Hennessy, loaded to the gills, was lurking on a dark and deserted street corner. Soon a man came walking by, and Hennessy sprang out of the shadows, a gun in his hand.
"Stay where you are!" he slobbered. Then he pulled a bottle out of his pocket. "Here," Hennessy ordered, "take a drink of this."
Too terrified to resist, the poor schnook took the bottle and drank deeply. "Wow!" he exclaimed. "That stuff tastes awful!"
"I know," gurgled the crocked Irishman. "Now you hold the gun and force me to drink some."
The stuff that you are drinking, that stuff that you call your life, is really awful! But you go on forcing yourself, doing the same repetitive acts again and again -- not knowing what else to do, not knowing where else to go, not knowing that there are other alternatives possible, that there are alternative life-styles possible. And the greatest alternative is the religious dimension.
Living in self-remembrance
The religious dimension simply means the dimension of being conscious, of being alert, of living a life with self-remembrance. Let me add that by self-remembrance I don't mean self-consciousness. Self-consciousness is a false phenomenon; it is another name of ego. Self-remembering is a totally different phenomenon; it is the cessation of the ego. In self-consciousness there is no consciousness, there is only self; in self-remembering there is no self, only remembering.
Buddha's whole methodology is that of self-remembering: SAMMASATI. It has been translated as right-mindfulness or right awareness. What is RIGHT awareness? Can awareness also be wrong? Yes, there is a possibility: if awareness becomes too much focused on the object it is wrong awareness. Awareness has to be aware of itself, then it is right awareness.
When you look at a tree, at a mountain, at a star, you can be conscious -- conscious of the tree, conscious of the mountain, conscious of the star -- but you are not conscious of the one who is conscious of all these things. This is wrong awareness, focused on the object. You have to unfocus it from the object, you have to help it turn inwards. You have to bring it to your own interiority, you have to fill your subjectivity with its light.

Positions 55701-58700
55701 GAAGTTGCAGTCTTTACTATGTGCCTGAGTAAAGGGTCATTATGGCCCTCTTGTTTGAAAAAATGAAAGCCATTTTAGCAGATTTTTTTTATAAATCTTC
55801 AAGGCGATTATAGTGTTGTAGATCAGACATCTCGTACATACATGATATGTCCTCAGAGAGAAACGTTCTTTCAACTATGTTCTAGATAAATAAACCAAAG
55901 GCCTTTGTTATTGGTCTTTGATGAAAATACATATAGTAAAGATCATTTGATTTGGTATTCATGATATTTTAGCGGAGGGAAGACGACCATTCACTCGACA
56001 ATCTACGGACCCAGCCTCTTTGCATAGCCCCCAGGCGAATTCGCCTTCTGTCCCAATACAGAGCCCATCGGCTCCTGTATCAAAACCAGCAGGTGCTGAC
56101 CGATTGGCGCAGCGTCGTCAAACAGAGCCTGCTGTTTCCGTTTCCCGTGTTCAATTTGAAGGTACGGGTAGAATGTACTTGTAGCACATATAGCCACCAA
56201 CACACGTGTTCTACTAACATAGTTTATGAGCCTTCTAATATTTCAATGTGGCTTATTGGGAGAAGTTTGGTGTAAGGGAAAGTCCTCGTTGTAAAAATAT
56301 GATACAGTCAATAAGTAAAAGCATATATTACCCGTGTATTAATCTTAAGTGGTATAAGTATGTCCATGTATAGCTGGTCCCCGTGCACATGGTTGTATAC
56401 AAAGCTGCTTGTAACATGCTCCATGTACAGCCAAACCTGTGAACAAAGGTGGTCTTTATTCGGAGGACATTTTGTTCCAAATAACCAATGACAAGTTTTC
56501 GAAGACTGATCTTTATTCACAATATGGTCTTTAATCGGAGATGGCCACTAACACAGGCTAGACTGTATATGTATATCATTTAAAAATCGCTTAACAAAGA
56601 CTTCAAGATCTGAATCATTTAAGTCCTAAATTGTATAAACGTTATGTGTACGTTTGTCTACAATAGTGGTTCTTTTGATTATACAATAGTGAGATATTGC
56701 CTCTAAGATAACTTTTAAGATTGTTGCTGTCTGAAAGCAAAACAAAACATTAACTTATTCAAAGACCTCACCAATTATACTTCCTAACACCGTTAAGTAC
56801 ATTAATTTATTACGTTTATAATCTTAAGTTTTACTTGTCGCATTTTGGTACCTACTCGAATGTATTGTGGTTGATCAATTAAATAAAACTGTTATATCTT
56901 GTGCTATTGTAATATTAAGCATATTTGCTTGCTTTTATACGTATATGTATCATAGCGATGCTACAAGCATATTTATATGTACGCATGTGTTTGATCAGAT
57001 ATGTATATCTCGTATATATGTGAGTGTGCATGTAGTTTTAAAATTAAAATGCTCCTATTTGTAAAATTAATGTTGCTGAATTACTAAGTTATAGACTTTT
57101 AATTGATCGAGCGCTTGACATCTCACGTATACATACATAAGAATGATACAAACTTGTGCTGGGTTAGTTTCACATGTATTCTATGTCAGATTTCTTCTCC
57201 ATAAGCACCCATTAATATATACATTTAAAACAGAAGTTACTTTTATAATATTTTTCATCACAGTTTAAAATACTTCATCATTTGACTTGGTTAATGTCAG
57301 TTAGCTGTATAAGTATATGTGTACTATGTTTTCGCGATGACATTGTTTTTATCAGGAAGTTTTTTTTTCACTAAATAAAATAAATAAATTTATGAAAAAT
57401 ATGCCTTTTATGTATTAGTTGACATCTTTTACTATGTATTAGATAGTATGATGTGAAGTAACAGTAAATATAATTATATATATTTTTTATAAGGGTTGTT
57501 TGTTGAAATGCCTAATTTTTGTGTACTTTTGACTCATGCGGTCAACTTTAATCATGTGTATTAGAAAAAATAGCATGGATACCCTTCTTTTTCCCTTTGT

When one is full of light, not showing other things in the light but only showing the light itself, then it is right awareness and that is the door to nirvana, to God -- to self-actualization.
By birth you are only given an opportunity. There is no inner necessity that you will really become, that your potential will be realized, that you will really attain to beinghood. Only the opportunity is given, then it is up to you. You will have to find the way, you will have to find the master, you will have to find the right situation. It is a great challenge.
Life is a great challenge to know oneself. If this challenge is accepted, you really become man for the first time; otherwise you go on existing on a subhuman level.
And it is not only the worldly people who are living an unconscious life. The so-called religious are not in any way different.
---Osho, The Dhammapada: The Way of the Buddha, Vol 3, Chp # 7